In 1930 (according to the federal census), Oliver and Martha and the rest of the Vevle family lived at 6th Avenue North in Fort Dodge. Oliver was a teller at a savings bank. At 17 years old, Rudolph worked as a grocery store clerk. The twins were 7. Martha was listed as Elizabeth M., so possibly she preferred to go by her middle name.

A 1940 census record for the family eludes my searches, but a 1940 city directory lists Lloyd as a student and Floyd as a salesman at L&L Department store. Their father, Oliver, was listed as a teller at the Fort Dodge National Bank. By the printing of the 1941 Fort Dodge city directory, Lloyd and Floyd were both listed as students. Both boys graduated from Port Washington High School in 1940.

Lloyd Vevle, Senior class of 1940, Port Washington High School Yearbook photo

Lloyd Vevle, Senior class of 1940, Port Washington High School Yearbook photo

Lloyd’s high school strengths and accomplishments included:  English, History, Science, Mathematics, Wrestling, Debate, and Orchestra. His 1940 yearbook quote was “I am not a politician and my other habits are good.”

Floyd Vevle, Senior class of 1940, Port Washington High School Yearbook photo

Floyd Vevle, Senior class of 1940, Port Washington High School Yearbook photo

Floyd’s high school strengths and accomplishments included:  English, History, Science, Mathematics, Wrestling, Student Manager, Debate, and Orchestra. His 1940 yearbook quote was “Honor lies in honest toil.”

On April 7, 1942, oldest brother, Rudy, enlisted in WWII. His residence was noted as Cook County, Illinois, and his place of enlistment as Chicago. His enlistment record states that he was single and had two years of college. He served as a technical sergeant in the US Army.

On November 4, 1942, Floyd enlisted in the US Army Air Corps. His residence was noted as Webster County, Iowa, and his place of enlistment as Minneapolis, Minnesota. His enlistment record states that he was single and had two years of college.

January 31, 1943? Lloyd also enlisted in the US Army Air Corps, but his enlistment record raises some questions. His record states that he was born in 1908, not 1922. It does note his residence as Webster County, Iowa, but incorrectly shows his highest level of education was grammar school. His place of enlistment was noted as Jefferson Barracks, Missouri. His enlistment date was noted as January 31, 1943. Lloyd’s record also noted that he was a widower without dependents, although I have not found a marriage record for him.

Both boys, Lloyd and Floyd, became co-pilots in the 8th Air Force in WWII.

Lloyd was assigned to the 545th Bomb Squadron of the 384th Bomb Group (Heavy) on AAF Station 106 Special Orders #148 dated 26 July 1944, James Joseph Brodie Crew. The 384th was based in Grafton Underwood, England. Lloyd’s first mission was as Brodie’s co-pilot on the 384th’s Mission #174 to Dugny (Paris), France. The target was a German Air Force (Luftwaffe) fuel depot.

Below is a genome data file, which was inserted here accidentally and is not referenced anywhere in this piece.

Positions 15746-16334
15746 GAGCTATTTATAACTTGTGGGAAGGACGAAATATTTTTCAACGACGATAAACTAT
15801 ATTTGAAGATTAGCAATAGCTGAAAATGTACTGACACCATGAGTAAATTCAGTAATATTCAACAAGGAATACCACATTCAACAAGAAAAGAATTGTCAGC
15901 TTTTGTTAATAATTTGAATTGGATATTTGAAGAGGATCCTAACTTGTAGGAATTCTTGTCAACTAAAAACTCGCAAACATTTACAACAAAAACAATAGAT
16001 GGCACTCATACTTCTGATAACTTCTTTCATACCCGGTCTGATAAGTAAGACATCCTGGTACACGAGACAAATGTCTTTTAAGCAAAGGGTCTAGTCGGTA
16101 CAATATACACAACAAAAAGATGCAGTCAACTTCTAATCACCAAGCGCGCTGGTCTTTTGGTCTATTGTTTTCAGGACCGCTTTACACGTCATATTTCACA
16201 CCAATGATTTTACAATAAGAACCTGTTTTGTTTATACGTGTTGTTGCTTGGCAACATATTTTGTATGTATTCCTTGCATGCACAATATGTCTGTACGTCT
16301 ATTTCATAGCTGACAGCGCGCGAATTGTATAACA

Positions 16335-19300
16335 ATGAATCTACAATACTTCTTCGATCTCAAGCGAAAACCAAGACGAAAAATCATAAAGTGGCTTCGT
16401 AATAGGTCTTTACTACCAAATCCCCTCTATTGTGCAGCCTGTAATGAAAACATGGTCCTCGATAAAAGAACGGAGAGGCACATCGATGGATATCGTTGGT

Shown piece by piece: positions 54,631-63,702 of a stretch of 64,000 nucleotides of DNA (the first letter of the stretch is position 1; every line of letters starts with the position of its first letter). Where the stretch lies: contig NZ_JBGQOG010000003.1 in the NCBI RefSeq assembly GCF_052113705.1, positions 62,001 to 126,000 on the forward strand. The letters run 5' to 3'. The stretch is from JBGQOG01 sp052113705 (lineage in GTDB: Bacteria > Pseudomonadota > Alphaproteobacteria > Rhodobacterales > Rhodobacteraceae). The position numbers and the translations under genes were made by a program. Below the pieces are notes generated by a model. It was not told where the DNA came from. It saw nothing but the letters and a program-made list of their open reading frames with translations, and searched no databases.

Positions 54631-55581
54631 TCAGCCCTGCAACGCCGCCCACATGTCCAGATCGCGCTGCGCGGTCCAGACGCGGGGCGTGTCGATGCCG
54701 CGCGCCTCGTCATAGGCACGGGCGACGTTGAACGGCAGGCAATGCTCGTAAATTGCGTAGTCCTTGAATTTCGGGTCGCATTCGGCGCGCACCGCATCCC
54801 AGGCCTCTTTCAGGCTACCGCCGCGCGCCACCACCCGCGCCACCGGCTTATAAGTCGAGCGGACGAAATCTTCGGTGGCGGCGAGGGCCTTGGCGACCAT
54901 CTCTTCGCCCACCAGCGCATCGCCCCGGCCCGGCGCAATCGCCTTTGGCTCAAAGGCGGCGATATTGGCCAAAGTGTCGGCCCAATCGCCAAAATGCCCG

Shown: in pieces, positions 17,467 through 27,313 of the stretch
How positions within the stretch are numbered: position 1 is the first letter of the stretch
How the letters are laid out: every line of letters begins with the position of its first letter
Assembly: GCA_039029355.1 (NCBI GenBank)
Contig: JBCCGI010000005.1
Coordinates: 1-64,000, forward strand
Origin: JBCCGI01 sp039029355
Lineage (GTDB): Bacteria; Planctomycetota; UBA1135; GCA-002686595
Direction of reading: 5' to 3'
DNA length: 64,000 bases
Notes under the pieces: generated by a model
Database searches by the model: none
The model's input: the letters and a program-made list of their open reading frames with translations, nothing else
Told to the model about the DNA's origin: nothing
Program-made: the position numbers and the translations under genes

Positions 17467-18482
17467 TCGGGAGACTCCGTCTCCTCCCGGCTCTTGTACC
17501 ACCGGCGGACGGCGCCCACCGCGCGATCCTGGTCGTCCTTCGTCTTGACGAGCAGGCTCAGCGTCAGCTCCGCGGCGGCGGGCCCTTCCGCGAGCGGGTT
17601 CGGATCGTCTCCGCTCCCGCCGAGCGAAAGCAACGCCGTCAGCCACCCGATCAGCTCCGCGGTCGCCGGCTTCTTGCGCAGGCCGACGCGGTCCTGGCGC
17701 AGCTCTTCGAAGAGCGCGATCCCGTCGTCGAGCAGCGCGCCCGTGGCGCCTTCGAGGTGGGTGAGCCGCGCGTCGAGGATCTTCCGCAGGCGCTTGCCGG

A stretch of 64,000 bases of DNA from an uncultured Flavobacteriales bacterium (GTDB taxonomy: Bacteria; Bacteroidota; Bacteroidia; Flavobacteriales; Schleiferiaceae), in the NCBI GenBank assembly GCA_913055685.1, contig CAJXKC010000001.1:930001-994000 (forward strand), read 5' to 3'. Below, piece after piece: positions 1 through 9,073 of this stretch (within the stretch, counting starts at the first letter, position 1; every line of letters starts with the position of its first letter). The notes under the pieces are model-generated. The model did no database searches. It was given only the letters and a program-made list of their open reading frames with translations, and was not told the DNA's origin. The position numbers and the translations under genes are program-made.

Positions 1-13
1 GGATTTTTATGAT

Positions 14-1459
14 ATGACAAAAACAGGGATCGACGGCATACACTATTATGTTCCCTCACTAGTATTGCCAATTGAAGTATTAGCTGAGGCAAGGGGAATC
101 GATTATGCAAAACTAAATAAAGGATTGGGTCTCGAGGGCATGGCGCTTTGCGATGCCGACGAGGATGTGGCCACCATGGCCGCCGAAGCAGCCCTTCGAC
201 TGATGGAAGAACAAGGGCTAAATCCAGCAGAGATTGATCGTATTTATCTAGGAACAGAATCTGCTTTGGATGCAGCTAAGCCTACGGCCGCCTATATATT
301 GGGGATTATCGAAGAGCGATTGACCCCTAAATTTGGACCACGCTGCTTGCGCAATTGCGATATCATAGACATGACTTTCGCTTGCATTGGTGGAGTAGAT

Lloyd earned the title of First Lieutenant by his nineteenth mission on September 28, 1944, the 384th’s Mission #201 to the Krupps Steel Manufacturing Plant in Magdeburg, Germany. It was on this mission that the Brodie crew’s aircraft, Lazy Daisy, collided with the John Oliver Buslee crew’s aircraft, Lead Banana, coming off the target at Magdeburg. Lloyd Oliver Vevle was one of the eighteen crew from both flying fortresses listed as missing in action.

Floyd was assigned to the 568th Bomb Squadron of the 390th Bomb Group. The 390th was based in Framlingham, England. (Framlingham is just shy of 100 miles from Grafton Underwood.) Ten days after Lloyd was declared missing, Floyd flew his first mission. Would Floyd have gotten word by then that his twin brother was missing in action? It was the 390th’s October 7, 1944 Mission #202 to Bohlen-Biefeld, Germany. Note that each bomb group had their own unique numbering system for missions. Also note that Lloyd’s last mission was #201 and Floyd’s first mission was #202.

Floyd Vevle crew photo

On January 14, 1945, Floyd flew his twenty-seventh mission with the 390th Bomb Group, Mission # 243 to Derben, Germany. He was aboard aircraft 42-8426. Floyd was killed on that mission and he still considered missing.

I estimate that the Oliver and Martha Elizabeth Vevle received word of Lloyd’s death in the September 28, 1944 mid-air collison around January 28, 1945, two weeks after his twin brother, Floyd, died. I base this date on the fact that the Buslee family learned of their son Jay’s death that date and because the identification of both Buslee and Vevle were reported on the same telegram form.

Rudy returned to the states on June 20, 1945, arriving in New York on the Queen Mary. He was released from the service on January 18, 1946.

Lloyd Vevle is buried in Plot C, Row 37, Grave 20 at the Ardennes American Cemetery in Neupre, Belgium. Lloyd earned the Purple Heart and the Air Medal with 3 Oak Leaf Clusters.